U.S. Department of Agriculture
Institutional Affiliation: Department of Agriculture
Information about this author at RePEc
NBER Working Papers and Publications
|January 2012||Contractual Versus Non-Contractual Trade: The Role of Institutions in China|
with Robert C. Feenstra, Hong Ma, Barbara J. Spencer: w17728
Recent research has demonstrated the importance of institutional quality at the country level for both the volume of trade and the ability to trade in differentiated goods that rely on contract enforcement. This paper takes advantage of cross-provincial variation in institutional quality in China, and export data that distinguishes between foreign and domestic exporters and processing versus ordinary trade, to show that institutional quality is a significant factor in determining Chinese provincial export patterns. Institutions matter more for processing trade, and more for foreign firms, just as we would expect from a greater reliance on contracts in these cases.
Published: Feenstra, Robert C. & Hong, Chang & Ma, Hong & Spencer, Barbara J., 2013. "Contractual versus non-contractual trade: The role of institutions in China," Journal of Economic Behavior & Organization, Elsevier, vol. 94(C), pages 281-294. citation courtesy of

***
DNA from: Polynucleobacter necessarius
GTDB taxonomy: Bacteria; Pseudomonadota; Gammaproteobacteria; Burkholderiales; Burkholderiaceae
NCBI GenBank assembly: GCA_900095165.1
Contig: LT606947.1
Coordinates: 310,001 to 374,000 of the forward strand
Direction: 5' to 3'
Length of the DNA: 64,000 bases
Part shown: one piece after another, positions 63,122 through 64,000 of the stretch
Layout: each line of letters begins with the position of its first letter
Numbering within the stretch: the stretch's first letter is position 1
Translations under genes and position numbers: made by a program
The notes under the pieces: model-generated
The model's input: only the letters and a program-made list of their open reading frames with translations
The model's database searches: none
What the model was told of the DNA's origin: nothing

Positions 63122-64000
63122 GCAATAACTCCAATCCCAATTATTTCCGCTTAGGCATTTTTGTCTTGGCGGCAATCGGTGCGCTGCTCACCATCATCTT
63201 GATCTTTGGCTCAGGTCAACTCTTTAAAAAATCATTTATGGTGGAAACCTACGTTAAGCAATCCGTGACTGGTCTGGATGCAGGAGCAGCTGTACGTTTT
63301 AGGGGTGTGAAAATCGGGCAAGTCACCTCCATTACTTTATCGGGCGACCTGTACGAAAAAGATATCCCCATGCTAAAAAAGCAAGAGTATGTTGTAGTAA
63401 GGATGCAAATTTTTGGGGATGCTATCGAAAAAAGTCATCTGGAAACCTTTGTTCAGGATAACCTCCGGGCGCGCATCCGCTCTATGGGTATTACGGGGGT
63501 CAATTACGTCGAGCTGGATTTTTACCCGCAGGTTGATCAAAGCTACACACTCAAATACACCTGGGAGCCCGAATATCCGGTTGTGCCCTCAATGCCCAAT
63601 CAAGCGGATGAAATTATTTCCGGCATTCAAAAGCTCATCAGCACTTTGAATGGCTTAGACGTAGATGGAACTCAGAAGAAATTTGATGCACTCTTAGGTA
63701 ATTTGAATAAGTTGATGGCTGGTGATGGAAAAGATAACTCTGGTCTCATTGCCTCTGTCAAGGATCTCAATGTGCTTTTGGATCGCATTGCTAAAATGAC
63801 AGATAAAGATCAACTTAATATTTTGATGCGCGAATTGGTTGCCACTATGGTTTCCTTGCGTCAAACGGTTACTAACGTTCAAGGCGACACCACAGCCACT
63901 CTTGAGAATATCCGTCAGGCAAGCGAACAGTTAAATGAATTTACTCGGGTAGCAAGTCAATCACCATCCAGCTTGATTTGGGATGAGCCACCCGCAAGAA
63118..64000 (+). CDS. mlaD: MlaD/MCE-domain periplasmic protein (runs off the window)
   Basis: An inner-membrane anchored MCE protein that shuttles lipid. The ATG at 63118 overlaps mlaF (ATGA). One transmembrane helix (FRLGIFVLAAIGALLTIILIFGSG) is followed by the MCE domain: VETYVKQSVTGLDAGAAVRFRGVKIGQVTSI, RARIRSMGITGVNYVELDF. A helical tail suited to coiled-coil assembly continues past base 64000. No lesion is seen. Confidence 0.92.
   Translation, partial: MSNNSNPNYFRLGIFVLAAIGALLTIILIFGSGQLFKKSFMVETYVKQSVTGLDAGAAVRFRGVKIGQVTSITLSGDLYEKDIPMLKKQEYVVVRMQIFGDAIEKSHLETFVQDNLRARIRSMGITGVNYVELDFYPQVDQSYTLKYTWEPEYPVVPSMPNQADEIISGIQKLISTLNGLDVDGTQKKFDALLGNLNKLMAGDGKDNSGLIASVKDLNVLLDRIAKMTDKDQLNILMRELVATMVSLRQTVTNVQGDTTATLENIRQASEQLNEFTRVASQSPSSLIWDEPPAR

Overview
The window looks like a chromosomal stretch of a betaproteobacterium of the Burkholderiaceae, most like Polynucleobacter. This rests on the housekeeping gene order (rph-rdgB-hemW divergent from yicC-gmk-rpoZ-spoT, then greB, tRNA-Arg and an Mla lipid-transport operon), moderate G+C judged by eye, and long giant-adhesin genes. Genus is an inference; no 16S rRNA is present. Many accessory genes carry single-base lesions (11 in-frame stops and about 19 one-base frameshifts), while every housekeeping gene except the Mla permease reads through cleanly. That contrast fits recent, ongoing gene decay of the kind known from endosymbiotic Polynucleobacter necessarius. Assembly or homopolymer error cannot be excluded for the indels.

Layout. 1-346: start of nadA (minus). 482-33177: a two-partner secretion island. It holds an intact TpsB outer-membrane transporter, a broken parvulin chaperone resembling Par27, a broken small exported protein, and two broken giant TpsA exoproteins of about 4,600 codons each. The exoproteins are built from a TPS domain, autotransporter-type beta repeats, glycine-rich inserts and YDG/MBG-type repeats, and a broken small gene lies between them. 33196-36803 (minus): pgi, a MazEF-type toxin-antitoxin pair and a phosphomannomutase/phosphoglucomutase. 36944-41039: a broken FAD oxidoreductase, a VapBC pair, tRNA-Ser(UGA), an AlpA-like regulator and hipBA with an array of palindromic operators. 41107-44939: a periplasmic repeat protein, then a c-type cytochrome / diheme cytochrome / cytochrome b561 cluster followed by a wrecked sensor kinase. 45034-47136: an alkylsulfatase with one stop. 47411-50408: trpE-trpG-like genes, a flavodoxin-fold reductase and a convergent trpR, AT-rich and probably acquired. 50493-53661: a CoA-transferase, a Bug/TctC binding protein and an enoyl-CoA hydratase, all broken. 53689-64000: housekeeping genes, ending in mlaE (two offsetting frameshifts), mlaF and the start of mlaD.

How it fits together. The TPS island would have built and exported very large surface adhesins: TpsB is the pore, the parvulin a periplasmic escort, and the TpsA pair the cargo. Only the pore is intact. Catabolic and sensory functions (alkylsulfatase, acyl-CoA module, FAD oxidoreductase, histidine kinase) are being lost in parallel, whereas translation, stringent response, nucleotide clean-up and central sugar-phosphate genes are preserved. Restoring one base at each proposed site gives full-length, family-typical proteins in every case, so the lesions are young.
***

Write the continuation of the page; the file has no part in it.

|March 2010||China's Exports and Employment|
with Robert C. Feenstra
in China's Growing Role in World Trade, Robert C. Feenstra and Shang-Jin Wei, editors
|October 2007||China's Exports and Employment|
with Robert C. Feenstra: w13552
Dooley et al (2003, 2004a,b,c) argue that China seeks to raise urban employment by 10-12 million persons per year, with about 30% of that coming from export growth. In fact, total employment increased by 7.5-8 million per year over 1997-2005. We estimate that export growth over 1997-2002 contributed at most 2.5 million jobs per year, with most of the employment gains coming from non-traded goods like construction. Exports grew much faster over the 2000-2005 period, which could in principal explain the entire increase in employment. However, the growth in domestic demand led to three-times more employment gains than did exports over 2000-2005, while productivity growth subtracted the same amount again from employment. We conclude that exports have become increasingly important in stimulat...